Searching for a Song’s Emotional Arc
In theory, theory and practice are the same. In practice, they are not.
In theory, crafting a record must involve some attention paid to the record’s emotional arc. This point is frequently emphasized in Berklee’s music production and engineering classes. It seems logical that record makers should, after all, consider how their work might make someone feel. Yet the perspective is faulty. No amount of craft can inject emotion into a record because, well, records don’t have feelings.
A large body of evidence from behavioral, physiological, and neuroimaging studies shows that experiencing an emotional response while record-listening is contingent on a number of factors: internal, such as attention, motive, and preferences; and external, such as context and cultural norms. To complicate matters, time has a way of reweighting each factor as our lives and our world change.
Musical events that cause chills are often those that parallel the sound of a child or animal in distress.
Our music-loving brains begin forming in utero. By the time we reach adulthood, the neural assemblies tasked with processing melody, lyrics, rhythm, timbre, and music’s aesthetic features such as novelty, abstraction, and authenticity, have conspired with the dopaminergic reward system to shape our unique listener profile. Your profile is similar to your taste in food and fashion; you know what you like because—through trial, success, and error—you have discovered what works for you.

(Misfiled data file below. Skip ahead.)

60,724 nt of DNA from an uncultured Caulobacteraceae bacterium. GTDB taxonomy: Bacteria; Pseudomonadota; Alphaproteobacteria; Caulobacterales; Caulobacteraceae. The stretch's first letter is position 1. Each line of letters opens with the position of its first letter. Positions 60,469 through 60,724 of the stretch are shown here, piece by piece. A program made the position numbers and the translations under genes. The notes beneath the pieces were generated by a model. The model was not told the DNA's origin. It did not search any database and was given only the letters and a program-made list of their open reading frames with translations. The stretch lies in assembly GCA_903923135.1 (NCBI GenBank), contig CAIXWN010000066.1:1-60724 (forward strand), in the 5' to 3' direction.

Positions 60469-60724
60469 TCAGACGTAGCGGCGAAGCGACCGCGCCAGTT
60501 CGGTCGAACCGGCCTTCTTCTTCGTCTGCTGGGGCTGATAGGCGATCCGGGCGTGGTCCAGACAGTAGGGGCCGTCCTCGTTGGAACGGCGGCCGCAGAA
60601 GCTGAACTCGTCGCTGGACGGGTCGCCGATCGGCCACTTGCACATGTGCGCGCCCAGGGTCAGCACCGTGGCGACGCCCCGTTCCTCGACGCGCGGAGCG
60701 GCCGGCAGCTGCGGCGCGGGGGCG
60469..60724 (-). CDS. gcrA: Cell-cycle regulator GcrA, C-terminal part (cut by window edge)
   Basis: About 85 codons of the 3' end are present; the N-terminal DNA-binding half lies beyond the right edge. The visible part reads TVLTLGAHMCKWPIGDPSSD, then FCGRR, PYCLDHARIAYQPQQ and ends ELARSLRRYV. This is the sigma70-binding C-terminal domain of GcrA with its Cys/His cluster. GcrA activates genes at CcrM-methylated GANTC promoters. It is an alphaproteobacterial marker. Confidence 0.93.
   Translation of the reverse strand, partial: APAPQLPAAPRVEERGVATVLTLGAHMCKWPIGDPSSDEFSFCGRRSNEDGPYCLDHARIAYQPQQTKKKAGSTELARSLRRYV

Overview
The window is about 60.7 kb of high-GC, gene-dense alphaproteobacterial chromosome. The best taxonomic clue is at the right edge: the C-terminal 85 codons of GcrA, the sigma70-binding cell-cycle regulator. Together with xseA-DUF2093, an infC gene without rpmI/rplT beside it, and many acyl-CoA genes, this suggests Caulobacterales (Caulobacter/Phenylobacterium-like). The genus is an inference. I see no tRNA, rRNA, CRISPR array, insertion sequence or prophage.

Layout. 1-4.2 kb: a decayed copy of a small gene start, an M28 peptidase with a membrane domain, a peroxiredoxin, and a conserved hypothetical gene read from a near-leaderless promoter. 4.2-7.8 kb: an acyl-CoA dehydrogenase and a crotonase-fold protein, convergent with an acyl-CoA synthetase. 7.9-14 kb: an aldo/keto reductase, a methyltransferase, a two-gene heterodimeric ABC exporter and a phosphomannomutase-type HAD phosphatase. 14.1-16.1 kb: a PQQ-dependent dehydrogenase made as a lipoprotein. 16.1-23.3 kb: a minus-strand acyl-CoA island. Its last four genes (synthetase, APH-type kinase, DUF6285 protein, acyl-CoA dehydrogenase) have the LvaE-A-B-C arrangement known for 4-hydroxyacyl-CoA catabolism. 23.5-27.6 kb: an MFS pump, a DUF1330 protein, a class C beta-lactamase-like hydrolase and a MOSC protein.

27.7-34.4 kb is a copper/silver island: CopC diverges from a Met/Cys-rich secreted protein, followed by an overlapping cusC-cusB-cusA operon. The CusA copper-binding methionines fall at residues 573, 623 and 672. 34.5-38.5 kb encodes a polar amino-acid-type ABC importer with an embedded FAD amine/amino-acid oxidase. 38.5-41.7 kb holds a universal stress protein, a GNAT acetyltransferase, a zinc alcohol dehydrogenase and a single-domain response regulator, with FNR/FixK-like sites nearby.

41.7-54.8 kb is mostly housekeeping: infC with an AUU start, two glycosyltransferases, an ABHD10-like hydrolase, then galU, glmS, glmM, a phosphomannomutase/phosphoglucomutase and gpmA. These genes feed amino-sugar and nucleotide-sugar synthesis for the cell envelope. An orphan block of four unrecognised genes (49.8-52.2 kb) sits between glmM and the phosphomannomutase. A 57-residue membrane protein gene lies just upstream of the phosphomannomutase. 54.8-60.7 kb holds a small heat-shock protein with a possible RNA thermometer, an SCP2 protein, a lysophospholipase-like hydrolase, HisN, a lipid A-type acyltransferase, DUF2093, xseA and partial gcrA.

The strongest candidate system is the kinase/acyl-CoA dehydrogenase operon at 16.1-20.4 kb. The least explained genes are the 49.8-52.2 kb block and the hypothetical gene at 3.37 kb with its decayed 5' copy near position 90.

Music’s primary job is to serve some purpose for a listener. Because we have a variety of needs, we typically enjoy a variety of music genres. Some of your favorite records are cherished for their lyrics, others for their rhythms or melodic changes. Some cause you to feel nostalgic while others launch your dreams of the future. No record maker can build in such responses or predict what listeners will consider to be the perfect part or performance gesture. What record makers can do is capitalize on ancient brain circuitry that ignites the sympathetic nervous system: the chill response.
When Whitney Houston hits a high note with an extraordinary dose of power to spare, or when Jonny Greenwood plunges into a guitar solo from the melodic high dive, the acoustic features of these sounds can trigger goosebumps. Also known by its technical term—piloerection—the chill response has a social origin. Musical events that cause chills are often those that parallel the sound of a child or animal in distress.
Like many primates, we humans are quick to recognize the contact calls of our own offspring, and we can ignore nonemergency calls that don’t concern us. Distress calls, on the other hand, are a special class of signal, the kind that generates an innate response. This privileged signal causes our auditory, motor, and emotion systems to alert the entire nervous system that something needs immediate attention. Distress-like sounds in music can trigger a chill.
In theory and in practice, composers and record makers employ unexpected chord changes, arousing timbres, and emblems of emotional contagion to guide a listener’s ear toward those musical treats sprinkled throughout the composition. Yet the moment a record, as an acoustic pressure wave, excites the listener’s eardrums, it elicits a unique one-of-a-kind mental event. Examining the emotional arcs of listeners is far more complicated than the theoretical parsing of a record’s emotional arc. Getting in touch with our own listener profiles and teaching students how to do the same helps us align both the theory and the practice of music.
Susan Rogers wrote and teaches the new Berklee Online course Music and Neuroscience and is the author of This Is What It Sounds Like: What the Music You Love Says About You (W. W. Norton & Co.).